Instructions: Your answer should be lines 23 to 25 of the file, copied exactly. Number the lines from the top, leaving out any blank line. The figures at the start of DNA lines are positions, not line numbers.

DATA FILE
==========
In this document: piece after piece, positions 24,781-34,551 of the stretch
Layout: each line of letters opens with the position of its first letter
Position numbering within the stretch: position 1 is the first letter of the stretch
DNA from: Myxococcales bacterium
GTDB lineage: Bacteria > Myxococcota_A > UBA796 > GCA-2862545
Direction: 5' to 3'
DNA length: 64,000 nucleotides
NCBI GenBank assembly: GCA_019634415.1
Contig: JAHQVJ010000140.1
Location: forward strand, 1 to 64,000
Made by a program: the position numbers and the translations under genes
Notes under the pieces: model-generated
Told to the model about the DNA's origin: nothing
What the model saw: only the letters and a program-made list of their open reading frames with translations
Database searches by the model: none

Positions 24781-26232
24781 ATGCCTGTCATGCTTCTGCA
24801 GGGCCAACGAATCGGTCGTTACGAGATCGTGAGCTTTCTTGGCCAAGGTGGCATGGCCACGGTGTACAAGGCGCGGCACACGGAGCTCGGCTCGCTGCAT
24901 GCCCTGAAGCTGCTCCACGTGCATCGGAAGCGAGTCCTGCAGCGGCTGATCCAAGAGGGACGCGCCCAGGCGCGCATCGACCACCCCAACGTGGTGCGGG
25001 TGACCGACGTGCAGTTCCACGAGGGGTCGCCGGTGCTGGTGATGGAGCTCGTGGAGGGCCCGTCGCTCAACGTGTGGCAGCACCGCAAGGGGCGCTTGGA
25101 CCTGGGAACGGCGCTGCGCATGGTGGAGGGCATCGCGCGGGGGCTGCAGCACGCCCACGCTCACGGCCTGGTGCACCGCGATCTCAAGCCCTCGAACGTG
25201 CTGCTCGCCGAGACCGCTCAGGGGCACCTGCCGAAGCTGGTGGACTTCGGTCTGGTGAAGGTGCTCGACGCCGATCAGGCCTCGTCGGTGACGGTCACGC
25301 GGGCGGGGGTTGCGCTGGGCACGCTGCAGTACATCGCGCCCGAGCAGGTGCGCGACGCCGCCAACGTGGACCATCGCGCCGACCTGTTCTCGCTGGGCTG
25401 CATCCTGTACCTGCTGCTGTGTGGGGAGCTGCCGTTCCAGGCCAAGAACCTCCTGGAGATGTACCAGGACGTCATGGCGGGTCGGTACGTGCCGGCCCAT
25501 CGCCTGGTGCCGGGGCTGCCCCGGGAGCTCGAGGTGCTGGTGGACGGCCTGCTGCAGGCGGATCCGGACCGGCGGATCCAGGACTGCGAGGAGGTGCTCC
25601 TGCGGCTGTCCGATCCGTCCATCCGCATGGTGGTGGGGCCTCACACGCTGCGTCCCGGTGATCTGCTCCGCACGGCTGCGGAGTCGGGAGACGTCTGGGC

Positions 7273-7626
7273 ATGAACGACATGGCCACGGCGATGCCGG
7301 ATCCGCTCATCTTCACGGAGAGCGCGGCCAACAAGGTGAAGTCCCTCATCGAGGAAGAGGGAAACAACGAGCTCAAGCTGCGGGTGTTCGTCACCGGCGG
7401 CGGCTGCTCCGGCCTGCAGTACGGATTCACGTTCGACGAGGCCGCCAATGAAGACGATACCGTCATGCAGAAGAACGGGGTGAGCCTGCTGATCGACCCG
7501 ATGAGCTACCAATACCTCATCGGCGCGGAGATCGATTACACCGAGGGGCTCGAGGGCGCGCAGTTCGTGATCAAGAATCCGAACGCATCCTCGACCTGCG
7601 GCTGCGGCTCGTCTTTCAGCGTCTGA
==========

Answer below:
25301 GGGCGGGGGTTGCGCTGGGCACGCTGCAGTACATCGCGCCCGAGCAGGTGCGCGACGCCGCCAACGTGGACCATCGCGCCGACCTGTTCTCGCTGGGCTG
25401 CATCCTGTACCTGCTGCTGTGTGGGGAGCTGCCGTTCCAGGCCAAGAACCTCCTGGAGATGTACCAGGACGTCATGGCGGGTCGGTACGTGCCGGCCCAT
25501 CGCCTGGTGCCGGGGCTGCCCCGGGAGCTCGAGGTGCTGGTGGACGGCCTGCTGCAGGCGGATCCGGACCGGCGGATCCAGGACTGCGAGGAGGTGCTCC